HE JUST wanted to quit school. Michael had found himself repeating Secondary 3, and did not like it one bit.
All his old friends had moved on to Secondary 4, but here he was, faced with the prospect of going over the same lessons all over again.
'I found it boring,' he recalled. 'It was a different kind of stress. You are facing a brand-new environment where everybody is younger than you.'
He started to skip school, once or twice a week. Even if he showed up, he would stay in the toilet to avoid teachers he disliked. He did not join any school activity.
Things got from bad to worse before he went to see his school counsellor, Ms Eunice Lim
'She gave me a lot of encouragement,' said Michael (not his real name). Their sessions made a difference, and he decided to continue attending school.
Now he is in Secondary 5 and aiming to do an engineering course at polytechnic.
Ms Lim's efforts with students like Michael have helped Gan Eng Seng School maintain a zero drop-out rate for the last two years. There used to be a few who left each year.
To help schools do more to keep vulnerable students in school, the Ministry of Education (MOE) will be giving an extra full-time school counsellor and an operations manager, someone who can help monitor student attendance, to 70 schools over the coming years.
At a Teacher's Day event two years ago, Prime Minister Lee Hsien Loong promised that the ministry would work towards reducing the attrition rate to 1.5 per cent by 2011.
The number of dropouts is not big, but every child who drops out is one too many, he said.
The dropout rate has already come down, from 3.6 per cent of each cohort in 2002, to 1.6 per cent now.
A small proportion quit in primary school or are lost in the transition between primary and secondary school.
Most students who drop out do so during Secondary 3.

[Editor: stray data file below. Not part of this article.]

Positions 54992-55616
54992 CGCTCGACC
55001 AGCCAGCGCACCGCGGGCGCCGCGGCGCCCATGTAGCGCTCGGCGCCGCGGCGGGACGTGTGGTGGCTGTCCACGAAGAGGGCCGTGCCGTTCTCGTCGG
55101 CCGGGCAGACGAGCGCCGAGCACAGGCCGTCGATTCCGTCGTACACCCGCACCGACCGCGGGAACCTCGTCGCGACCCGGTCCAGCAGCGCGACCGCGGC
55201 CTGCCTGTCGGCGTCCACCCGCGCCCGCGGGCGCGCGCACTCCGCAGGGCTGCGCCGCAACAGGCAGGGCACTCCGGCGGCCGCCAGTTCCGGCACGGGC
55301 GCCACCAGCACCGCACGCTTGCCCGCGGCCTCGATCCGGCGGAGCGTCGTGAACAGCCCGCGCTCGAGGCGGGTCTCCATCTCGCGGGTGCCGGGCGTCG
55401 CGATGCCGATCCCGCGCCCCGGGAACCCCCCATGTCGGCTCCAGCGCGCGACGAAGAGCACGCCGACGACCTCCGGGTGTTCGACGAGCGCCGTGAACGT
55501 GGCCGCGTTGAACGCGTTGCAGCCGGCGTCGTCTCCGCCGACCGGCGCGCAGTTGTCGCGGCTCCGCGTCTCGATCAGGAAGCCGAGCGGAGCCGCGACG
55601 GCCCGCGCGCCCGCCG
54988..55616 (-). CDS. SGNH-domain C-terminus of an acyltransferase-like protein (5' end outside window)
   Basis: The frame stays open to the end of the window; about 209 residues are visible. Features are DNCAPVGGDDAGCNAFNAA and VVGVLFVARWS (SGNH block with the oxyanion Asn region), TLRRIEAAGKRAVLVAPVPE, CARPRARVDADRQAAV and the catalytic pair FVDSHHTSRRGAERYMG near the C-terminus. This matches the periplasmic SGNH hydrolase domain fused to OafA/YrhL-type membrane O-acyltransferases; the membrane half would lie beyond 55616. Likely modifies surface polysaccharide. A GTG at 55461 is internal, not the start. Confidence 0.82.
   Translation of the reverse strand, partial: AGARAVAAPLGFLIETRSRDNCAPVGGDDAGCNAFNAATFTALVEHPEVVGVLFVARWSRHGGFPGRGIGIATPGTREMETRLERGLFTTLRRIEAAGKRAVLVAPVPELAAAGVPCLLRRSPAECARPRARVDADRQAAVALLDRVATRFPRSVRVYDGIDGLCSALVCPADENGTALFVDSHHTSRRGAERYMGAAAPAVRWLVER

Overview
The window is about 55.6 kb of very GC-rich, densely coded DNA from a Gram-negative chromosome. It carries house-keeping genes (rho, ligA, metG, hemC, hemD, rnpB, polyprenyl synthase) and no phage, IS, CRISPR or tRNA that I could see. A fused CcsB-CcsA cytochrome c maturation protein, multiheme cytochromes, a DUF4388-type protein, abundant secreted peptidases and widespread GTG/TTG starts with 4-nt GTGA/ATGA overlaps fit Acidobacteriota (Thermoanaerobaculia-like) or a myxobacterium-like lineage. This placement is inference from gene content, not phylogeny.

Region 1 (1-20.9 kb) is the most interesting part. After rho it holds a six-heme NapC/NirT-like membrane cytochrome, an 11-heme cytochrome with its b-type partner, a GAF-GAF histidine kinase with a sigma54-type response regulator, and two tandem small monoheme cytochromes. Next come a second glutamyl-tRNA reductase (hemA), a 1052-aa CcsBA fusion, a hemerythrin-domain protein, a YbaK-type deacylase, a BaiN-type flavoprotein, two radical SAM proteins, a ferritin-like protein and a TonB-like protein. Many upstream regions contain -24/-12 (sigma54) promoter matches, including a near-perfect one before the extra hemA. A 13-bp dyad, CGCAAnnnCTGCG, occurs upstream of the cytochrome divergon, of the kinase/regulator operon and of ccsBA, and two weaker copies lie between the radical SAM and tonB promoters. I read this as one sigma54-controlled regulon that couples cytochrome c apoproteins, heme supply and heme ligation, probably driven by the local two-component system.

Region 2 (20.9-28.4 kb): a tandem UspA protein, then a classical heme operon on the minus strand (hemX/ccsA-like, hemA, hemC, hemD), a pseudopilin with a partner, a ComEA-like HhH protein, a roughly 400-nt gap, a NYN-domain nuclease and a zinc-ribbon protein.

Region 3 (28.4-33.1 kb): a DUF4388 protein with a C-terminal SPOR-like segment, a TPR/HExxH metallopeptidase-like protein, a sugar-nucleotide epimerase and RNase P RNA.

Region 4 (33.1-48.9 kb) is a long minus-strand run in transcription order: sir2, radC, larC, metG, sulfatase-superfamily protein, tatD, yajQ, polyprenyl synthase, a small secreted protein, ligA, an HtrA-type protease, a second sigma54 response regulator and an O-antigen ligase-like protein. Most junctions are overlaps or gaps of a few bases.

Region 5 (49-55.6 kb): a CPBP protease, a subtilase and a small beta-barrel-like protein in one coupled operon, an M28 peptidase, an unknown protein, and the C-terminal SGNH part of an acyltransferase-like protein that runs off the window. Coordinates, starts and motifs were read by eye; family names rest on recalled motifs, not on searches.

Teachers say that the jump in academic standards from lower to upper secondary can prove too much for some.
School becomes even more painful for these students, mostly from the Normal stream and already struggling with their studies.
Secondary schools have reduced their dropout rate, and this is the result of efforts by teachers and counsellors using a variety of programmes.
To keep a group of vulnerable Secondary 3 students in school, New Town Secondary started its Project Heart last year.
Five students in danger of dropping out took a 'time-out' from classes.
Mr Kannan Kalidasan, the head of student welfare and a former guidance officer with the MOE, said that the students shared a history of failure and disadvantaged backgrounds.
'They don't do well academically. There's a lot of frustration in their lives. They all believe they can't control their anger,' he said.
So for 10 weeks, the students reported to a separate classroom during school hours, where teachers coached them one-to-one.
Mrs Lena Ang, who put in an additional three hours a week to teach these students, said it took some doing but they finally reached the point where they were handing in their schoolwork and were thrilled about it.
'They said: 'Teacher, I can finally do something',' she recalled.
The school's full-time counsellor, Mr Foo Kit Meng, uses movies and videos to discuss anger issues with vulnerable students, helping them to master their anger.
He also has them playing the boardgame Game Of Life to set them thinking about their future.
As Mr Kannan said: 'If you make them focus on their future, they all aspire to own cars and live in big houses.'
The time out with their teachers and counsellors allows the students to learn that reaching their goals will take some effort. 'They begin to see the relevance of studying,' he said.
While not every student has made 'a marked improvement', all have improved their attendance and meet their teachers weekly to chat.
At Zhenghua Secondary, keeping students in school is everyone's business.
Many a student who has skipped school found the principal or vice-principal and teacher at their door.
'They are surprised and touched that so many important people in school come to visit them,' said discipline master Sng Chin Seng.
Still, it may take more than one visit before some students return to school.
When it comes to students at risk of dropping out, Mr Sng said, teachers have to be more patient when homework is handed in late, or other behavioural problems occur.
And not every effort ends with success.
Mr Sng recalled how he could not reach a student who went missing after the family moved. When he finally tracked down the teenager, the parent did not want the child to return to school.
But when students like Michael come back from the brink of leaving school, the teachers cheer.
As New Town's Mr Kannan said: 'As teachers, we want to see a difference in our children. We can make the most impact with this group.'
This article was first published in The Straits Times on Mar 7, 2008